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Detroit mayor-elect says he resents focus on race

Wednesday - 11/6/2013, 8:00pm  ET

COREY WILLIAMS
Associated Press

DETROIT (AP) -- Detroit's mayor-elect said Wednesday that far too much had been made of his skin color during a historic write-in campaign and general election victory that will make him the predominantly black city's first white mayor in four decades.

Appearing at his first news conference as mayor-elect, Mike Duggan said he would meet over the next two days with Michigan's governor and Detroit's current leaders, including the state-appointed emergency manager who currently controls the cash-strapped city's checkbook.

With Detroit grappling with $18 billion in debt and awaiting a judge's ruling on whether it can move forward with a bankruptcy filing, Duggan said the race of the mayor is not a factor.

"I resent it. I've resented it from the beginning," Duggan said. "People in this city got past it almost a year ago, as people got to know me and we started to relate as individuals."

Unofficial general election results Tuesday night showed Duggan, a former Detroit Medical Center chief executive, defeating Wayne County Sheriff Benny Napoleon 55 percent to 45 percent. Napoleon is black.

Race, more specifically black and white, has defined Detroit for generations.

More than 80 percent of the 700,000 people living in Detroit are black. The last time it had a white mayor, only about 44 percent of Detroit's 1.5 million residents were black and the city was only a few years removed from a race riot that left 43 people dead and dozens of buildings burned.

"Detroit became 'black Detroit' and the suburbs became the 'white suburbs, and people picked sides," then-mayor and now convicted felon Kwame Kilpatrick told The Associated Press for a story in 2007.

Of the 10 cities of at least 100,000 people with the largest percentage of black residents, only New Orleans and Montgomery, Ala., have white mayors. The others have black mayors.

Duggan's election could help blur the color lines, but when he takes office in January Detroit officially could be bankrupt. He will be expected to have solutions for lowering one of the highest violent crime rates in the country -- in a city that struggles to respond to 911 calls -- and fixing Detroit's many crumbling neighborhoods. Public transportation is in shambles, as are other city services.

Those are things Paulette Warren wants corrected, and she said she couldn't care less about the race of the city's mayor.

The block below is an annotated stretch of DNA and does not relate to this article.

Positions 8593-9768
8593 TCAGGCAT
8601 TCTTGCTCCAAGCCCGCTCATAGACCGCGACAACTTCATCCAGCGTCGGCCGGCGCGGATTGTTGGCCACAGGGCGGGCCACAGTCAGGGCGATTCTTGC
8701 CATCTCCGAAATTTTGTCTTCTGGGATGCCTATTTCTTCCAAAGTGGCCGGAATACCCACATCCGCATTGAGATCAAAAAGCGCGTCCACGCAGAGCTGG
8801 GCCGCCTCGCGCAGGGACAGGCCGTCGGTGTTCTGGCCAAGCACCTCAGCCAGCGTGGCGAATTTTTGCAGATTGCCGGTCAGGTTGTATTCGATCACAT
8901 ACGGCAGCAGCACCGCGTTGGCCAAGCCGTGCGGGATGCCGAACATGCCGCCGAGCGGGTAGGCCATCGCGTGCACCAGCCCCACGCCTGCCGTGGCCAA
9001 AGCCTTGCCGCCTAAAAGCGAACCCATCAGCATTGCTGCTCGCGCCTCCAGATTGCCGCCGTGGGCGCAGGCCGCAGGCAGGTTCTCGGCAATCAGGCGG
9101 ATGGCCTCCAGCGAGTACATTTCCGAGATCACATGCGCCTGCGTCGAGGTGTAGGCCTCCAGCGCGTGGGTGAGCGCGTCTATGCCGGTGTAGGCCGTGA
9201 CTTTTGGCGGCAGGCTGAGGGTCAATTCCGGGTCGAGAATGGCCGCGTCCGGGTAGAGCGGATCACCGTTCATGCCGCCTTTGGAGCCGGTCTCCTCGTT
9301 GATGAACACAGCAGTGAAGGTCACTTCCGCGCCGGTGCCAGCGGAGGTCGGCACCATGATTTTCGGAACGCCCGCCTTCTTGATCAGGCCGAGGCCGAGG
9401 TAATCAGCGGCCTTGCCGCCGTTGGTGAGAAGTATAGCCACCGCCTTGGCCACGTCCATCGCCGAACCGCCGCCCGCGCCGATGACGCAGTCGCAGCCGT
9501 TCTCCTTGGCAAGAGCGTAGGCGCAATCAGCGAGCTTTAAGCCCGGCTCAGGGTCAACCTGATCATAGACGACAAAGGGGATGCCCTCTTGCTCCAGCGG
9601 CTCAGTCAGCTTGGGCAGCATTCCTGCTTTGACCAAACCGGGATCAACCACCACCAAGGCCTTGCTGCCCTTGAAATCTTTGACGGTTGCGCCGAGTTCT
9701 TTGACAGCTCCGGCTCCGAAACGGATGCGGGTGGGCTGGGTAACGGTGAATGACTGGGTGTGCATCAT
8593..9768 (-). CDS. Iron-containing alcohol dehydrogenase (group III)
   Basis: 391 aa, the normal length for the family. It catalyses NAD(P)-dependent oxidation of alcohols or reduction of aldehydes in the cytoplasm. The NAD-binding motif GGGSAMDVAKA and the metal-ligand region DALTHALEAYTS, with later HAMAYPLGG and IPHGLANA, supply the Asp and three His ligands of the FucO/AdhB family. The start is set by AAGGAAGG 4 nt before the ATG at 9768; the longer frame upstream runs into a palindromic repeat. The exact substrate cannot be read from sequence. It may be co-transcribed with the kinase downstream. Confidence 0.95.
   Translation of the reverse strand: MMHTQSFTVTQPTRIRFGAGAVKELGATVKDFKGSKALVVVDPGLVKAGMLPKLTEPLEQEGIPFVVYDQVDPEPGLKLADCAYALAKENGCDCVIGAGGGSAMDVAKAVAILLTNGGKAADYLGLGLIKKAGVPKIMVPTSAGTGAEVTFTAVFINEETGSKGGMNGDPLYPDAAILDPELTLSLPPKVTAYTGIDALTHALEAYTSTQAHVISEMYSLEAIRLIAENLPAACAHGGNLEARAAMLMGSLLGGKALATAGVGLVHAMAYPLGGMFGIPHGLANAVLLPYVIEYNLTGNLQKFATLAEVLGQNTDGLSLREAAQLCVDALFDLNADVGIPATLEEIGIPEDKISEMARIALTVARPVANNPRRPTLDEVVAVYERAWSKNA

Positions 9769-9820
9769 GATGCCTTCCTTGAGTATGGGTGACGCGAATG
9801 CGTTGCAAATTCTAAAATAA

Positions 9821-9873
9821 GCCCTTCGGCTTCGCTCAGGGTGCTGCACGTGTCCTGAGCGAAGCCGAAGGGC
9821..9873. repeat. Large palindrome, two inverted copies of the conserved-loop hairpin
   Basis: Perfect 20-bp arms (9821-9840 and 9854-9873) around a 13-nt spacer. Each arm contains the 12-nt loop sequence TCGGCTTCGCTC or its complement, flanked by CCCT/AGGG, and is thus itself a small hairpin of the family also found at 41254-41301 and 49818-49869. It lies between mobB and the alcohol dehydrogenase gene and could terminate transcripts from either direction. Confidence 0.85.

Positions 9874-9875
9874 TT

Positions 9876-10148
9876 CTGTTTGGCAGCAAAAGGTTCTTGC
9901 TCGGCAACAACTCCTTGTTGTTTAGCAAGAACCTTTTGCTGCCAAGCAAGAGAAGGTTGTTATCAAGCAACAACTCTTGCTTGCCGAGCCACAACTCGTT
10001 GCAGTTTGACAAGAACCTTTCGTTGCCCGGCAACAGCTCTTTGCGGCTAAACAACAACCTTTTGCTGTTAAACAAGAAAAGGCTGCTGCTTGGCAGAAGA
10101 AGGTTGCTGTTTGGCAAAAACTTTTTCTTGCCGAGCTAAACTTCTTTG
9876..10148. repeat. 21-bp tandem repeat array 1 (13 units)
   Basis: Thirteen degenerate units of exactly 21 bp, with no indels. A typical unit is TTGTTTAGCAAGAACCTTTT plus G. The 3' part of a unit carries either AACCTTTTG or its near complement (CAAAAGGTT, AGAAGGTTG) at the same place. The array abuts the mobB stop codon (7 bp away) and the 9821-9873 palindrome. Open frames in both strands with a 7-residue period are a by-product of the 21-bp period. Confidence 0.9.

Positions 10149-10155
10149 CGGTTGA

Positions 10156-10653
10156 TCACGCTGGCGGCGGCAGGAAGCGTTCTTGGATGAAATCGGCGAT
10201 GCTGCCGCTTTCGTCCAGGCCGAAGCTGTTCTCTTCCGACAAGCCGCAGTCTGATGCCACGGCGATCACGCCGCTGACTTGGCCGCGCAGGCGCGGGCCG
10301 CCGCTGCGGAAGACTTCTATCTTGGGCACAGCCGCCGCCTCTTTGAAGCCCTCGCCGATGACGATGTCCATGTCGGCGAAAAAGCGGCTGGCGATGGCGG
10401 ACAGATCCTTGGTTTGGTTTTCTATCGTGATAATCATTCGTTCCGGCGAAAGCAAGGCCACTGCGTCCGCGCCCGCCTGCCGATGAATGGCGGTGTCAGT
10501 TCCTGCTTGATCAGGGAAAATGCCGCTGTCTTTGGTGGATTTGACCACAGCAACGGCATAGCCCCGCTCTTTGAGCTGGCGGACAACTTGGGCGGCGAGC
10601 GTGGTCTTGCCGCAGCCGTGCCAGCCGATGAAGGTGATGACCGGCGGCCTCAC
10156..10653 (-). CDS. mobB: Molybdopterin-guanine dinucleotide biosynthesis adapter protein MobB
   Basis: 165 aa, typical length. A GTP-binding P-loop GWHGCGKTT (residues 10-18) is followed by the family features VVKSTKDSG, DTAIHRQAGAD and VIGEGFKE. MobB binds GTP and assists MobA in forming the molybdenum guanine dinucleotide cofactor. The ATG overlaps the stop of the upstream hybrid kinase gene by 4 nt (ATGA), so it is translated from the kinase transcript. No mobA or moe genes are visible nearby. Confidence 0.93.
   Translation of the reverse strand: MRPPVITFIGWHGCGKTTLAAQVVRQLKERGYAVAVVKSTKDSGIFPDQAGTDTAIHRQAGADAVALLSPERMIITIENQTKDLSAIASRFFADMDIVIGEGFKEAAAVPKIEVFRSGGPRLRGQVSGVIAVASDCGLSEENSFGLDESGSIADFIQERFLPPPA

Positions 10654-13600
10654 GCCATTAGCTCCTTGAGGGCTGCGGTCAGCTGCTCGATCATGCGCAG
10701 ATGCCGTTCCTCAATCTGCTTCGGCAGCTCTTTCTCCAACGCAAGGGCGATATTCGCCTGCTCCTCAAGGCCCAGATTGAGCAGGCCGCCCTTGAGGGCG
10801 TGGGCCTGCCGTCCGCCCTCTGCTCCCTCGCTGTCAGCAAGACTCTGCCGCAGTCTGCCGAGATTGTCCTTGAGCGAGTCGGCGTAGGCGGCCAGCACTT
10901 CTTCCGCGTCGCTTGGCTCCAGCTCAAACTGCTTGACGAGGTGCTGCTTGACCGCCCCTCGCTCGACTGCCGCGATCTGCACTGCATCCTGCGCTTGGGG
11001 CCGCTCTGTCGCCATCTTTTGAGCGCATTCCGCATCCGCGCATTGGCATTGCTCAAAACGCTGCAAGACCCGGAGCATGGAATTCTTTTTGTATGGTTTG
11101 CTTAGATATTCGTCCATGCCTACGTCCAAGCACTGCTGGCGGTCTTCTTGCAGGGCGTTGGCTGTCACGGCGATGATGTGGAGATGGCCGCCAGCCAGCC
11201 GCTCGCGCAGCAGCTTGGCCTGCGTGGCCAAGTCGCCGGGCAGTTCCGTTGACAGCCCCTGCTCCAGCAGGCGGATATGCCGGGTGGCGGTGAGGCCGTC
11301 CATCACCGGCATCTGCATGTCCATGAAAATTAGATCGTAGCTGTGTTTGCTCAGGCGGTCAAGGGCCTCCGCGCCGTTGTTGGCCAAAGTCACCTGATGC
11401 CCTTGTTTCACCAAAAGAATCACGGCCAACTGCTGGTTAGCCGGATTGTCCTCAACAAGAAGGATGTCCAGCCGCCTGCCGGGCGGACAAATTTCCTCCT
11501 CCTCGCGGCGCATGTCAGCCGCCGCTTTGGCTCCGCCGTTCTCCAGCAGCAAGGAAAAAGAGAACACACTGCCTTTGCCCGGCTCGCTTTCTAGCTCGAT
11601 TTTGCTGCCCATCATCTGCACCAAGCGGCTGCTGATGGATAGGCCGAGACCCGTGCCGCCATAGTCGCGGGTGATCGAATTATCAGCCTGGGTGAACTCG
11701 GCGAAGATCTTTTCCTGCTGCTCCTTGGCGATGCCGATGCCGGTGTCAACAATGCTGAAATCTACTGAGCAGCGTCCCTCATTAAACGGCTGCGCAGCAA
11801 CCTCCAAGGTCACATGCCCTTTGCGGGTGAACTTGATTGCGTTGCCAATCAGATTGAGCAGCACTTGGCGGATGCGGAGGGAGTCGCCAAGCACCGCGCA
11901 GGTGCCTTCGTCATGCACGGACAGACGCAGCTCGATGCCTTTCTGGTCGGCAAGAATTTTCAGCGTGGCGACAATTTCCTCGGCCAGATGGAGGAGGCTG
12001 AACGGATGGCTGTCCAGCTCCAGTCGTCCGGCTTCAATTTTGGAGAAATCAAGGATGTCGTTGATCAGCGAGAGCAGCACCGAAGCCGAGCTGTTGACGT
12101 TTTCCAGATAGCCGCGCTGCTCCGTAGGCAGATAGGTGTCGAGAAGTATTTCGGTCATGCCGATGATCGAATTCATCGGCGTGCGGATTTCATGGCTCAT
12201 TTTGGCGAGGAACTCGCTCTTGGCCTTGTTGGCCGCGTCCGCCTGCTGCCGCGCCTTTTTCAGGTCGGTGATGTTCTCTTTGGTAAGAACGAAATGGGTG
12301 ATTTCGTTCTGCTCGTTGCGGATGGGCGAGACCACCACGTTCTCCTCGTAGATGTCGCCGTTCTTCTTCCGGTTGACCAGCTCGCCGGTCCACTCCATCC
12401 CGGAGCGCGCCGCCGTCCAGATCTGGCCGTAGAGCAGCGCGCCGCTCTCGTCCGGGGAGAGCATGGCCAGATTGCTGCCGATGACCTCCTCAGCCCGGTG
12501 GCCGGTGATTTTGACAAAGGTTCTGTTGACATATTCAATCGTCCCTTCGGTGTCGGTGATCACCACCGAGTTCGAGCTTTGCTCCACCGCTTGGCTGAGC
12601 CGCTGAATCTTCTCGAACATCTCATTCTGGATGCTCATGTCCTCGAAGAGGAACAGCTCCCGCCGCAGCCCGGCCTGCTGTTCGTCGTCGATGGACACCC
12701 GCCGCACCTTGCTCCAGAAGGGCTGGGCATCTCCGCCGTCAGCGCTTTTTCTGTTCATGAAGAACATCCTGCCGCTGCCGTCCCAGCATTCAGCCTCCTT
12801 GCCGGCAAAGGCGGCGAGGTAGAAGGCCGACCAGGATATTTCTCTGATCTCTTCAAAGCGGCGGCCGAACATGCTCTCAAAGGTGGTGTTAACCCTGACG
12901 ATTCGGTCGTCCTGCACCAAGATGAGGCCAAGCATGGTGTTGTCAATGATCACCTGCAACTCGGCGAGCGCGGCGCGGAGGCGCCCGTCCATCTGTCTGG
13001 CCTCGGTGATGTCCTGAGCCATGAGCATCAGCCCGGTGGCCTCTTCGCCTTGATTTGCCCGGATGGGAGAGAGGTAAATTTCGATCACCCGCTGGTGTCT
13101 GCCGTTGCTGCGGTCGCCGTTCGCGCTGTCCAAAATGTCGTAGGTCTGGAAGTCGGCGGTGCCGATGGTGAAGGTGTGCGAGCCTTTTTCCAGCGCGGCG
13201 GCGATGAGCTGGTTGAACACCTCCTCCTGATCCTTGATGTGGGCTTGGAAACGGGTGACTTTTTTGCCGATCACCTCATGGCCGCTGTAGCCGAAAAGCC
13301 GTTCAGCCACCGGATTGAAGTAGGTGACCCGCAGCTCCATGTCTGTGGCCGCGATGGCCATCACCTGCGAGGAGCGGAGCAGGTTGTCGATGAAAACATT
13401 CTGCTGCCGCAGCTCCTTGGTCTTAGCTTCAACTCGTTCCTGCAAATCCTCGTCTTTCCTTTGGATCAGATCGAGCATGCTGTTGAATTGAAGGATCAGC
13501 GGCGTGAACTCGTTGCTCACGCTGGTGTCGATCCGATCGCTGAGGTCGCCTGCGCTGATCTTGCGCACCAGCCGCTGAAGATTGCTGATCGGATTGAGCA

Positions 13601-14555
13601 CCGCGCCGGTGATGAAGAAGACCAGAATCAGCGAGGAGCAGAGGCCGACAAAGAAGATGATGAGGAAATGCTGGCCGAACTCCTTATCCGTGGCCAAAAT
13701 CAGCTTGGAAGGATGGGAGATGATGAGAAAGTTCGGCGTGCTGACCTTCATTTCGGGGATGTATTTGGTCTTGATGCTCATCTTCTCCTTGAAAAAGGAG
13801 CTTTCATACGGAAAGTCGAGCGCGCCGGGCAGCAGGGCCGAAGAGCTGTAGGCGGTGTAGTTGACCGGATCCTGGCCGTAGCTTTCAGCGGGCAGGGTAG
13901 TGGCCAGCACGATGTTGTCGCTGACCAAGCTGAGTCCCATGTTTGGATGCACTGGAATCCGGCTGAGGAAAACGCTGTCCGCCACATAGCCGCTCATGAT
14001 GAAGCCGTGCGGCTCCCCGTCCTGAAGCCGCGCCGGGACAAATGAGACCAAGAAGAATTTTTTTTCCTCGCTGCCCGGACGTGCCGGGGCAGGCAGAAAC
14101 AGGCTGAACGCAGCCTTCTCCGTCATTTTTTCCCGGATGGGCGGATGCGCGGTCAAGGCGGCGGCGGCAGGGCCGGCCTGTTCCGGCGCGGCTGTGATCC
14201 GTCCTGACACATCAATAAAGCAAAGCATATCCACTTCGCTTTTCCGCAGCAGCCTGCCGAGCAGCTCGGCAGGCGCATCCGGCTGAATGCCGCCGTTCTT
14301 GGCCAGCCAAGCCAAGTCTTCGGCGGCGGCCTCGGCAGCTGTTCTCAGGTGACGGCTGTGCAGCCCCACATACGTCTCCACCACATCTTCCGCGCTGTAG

"When you call 911 you want to know an ambulance is coming," said Warren, who is black and voted Tuesday for Duggan. "It's all about who can do the job. It's not about color."

Race is as much a part of Detroit, its politics, citizenry and relationship with suburban neighbors as assembly lines and the cars that rolled across them.

In the 1950s, about 1.8 million people lived in Detroit, but the lure of new homes in fresh suburbs started an exodus from the urban core. The 1967 riot hastened white flight. And when a brash, black labor leader named Coleman A. Young was elected mayor in 1973, Detroit's growing black populace began to flex its political muscle.

Young issued a warning to the city's crime element to leave Detroit at its Eight Mile Road city limits. Many whites in communities north of that demarcation were appalled and angered. The rift between them and black Detroiters widened.

But soon, the same suburbs that earlier welcomed white families became too attractive for the city's black middle class to ignore. Thousands of blacks also left Detroit for safer neighborhoods and better schools, leaving parts of the city virtually empty. They also took their money and much of the city's tax base.

Orr, appointed by Snyder to help turn the city around, has stopped making millions of dollars in bond debt payments and is trying to work out deals with some creditors while awaiting a federal judge's ruling on whether the city will be the largest in the country to be declared bankrupt.

"It's not black or white. It's green. It's who can bring money to Detroit to improve our city services," said black first-term Councilman Andre Spivey, who won his re-election bid in Detroit's fourth district. "A lot of people who are probably 45, 50 and older remember well when we had the last Caucasian mayor. For most folks, it's not an issue."

Duggan will succeed Mayor Dave Bing, who decided not to seek re-election. He is Detroit's first white mayor since Roman Gribbs, who decided not to seek re-election for a term that ended in 1973.

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